The following Texas statutes and instruments serve to protect and preserve county courthouses by allowing the Texas Historical Commission (THC) review authority over changes or alterations proposed by the counties.
All buildings that are serving or have served as the courthouse are protected under a statute entitled, “County Courthouses" as described in the Texas Government Code, Title 4, Chapter 442, Section 442.008. Rules for implementing this law are found in the Texas Administrative Code, Title 13, Part 2, Chapter 17.2.
In addition, the following protections and historical designations, as applicable, have specific requirements for counties if they are initiating any work to the building beyond routine maintenance.
For questions or more information, please contact the courthouse reviewer for your county.
The program has been administered by THC under the rules established by a working group, adopted in 1999 and periodically updated.
Preservation Easements or deed restrictions are often granted by property owners to the THC in exchange for funding to perform repair or restoration work. The dates of execution and expiration indicated in the Current List of Protections chart above are for the easement(s) most recently in effect. Easements and deed restrictions contain provisions specific to the subject property and are filed locally by the county clerk.
State Antiquities Landmark (SAL)
Generally publicly-owned, buildings or sites are designated as State Antiquities Landmarks by the THC and receive legal protection under the Antiquities Code of Texas. Listing in the National Register is a prerequisite for State Antiquities Landmark designation of a building. The Antiquities Code was redefined as the Natural Resources Code, Title 9, Chapter 191. The rules of practice and procedure for obtaining and fulfilling the permit requirements for historic structures are found in the Texas Administrative Code, Title 13, Chapter 26, Subchapter D: Historic Buildings and Structures.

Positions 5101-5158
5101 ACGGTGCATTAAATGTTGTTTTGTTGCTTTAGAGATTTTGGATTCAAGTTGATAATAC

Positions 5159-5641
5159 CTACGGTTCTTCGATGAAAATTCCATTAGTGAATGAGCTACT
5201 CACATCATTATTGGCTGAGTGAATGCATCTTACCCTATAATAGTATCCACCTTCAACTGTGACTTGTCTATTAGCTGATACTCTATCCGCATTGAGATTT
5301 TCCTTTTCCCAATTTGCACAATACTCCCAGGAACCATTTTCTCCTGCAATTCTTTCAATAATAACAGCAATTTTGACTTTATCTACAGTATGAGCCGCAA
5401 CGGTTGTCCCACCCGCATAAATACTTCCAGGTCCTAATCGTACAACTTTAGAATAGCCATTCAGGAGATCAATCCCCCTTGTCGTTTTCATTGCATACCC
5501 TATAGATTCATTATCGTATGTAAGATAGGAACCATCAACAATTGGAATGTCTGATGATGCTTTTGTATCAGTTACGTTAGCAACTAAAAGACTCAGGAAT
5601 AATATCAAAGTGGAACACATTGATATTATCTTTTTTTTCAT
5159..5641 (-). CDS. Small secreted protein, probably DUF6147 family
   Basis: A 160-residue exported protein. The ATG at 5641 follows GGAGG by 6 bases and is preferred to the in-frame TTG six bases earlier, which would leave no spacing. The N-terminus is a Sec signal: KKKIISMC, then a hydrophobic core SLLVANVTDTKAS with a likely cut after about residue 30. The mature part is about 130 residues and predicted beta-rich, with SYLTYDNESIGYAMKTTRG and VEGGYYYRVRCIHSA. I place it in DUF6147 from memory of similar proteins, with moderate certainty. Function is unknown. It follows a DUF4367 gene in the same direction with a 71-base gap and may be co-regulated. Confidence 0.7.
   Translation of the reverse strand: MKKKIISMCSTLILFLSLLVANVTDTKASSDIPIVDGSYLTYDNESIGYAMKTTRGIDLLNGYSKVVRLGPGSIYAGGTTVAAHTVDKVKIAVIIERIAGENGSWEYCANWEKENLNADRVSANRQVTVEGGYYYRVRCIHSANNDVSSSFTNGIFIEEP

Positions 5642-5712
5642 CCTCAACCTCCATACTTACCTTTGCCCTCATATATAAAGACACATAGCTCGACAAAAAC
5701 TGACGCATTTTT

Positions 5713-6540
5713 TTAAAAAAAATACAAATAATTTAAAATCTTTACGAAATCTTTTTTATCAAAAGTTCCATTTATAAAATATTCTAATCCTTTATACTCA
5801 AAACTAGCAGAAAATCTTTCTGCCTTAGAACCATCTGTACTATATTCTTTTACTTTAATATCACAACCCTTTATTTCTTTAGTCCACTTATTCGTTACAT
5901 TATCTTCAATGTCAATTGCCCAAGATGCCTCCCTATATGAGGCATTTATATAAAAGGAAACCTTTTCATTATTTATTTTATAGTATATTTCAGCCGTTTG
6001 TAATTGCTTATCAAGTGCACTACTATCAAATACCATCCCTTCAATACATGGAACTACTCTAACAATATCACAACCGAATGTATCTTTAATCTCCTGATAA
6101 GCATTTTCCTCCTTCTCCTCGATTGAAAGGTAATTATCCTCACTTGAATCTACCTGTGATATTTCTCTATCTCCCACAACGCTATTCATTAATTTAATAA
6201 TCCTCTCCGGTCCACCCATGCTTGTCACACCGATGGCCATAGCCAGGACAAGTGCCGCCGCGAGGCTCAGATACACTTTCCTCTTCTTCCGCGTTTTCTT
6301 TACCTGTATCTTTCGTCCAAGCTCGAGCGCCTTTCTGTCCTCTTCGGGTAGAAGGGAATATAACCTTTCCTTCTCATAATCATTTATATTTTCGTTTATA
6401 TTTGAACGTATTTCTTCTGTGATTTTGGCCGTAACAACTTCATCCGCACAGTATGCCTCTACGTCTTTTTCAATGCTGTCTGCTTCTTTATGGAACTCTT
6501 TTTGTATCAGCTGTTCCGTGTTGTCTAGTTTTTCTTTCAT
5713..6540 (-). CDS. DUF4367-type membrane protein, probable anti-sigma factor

Recorded Texas Historic Landmarks (RTHL)
These are Texas properties judged to be historically and architecturally significant. The properties must be at least 50 years old and are identified by an Official Texas Historical Marker. Texas Government Code, Title 4, Chapter 442, Section 442.006(f) and Texas Administrative Code, Title 13, Part 2, Chapter 21, Section 21.11 describe the requirements for review and note that properties designated under the state marker program are subject to these provisions.
National Register of Historic Places (NR)
This federal designation is administered by the THC in coordination with the National Park Service. Properties may be individually listed on the National Register and/or listed as a contributing resource in a National Register historic district. Determinations of eligibility for National Register listing can be conducted by the THC in connection with federally funded projects. Properties listed or determined eligible for listing are subject to Section 106 of the National Historic Preservation Act of 1966 if work that affects these properties is federally funded.
Preservation Master Plan
A Preservation Master Plan (PDF) is a valuable tool for understanding a historic property and knowing its needs. In order to participate in the Texas Historic Courthouse Preservation Program and receive grant funding, the courthouse owner must prepare a preservation master plan that meets the criteria for program participation by following the Preservation Master Plan outline and receive approval from a Courthouse Program reviewer. Master plans should be periodically updated to reflect changes in the building’s use or condition or other significant changes such as in the proposed project cost.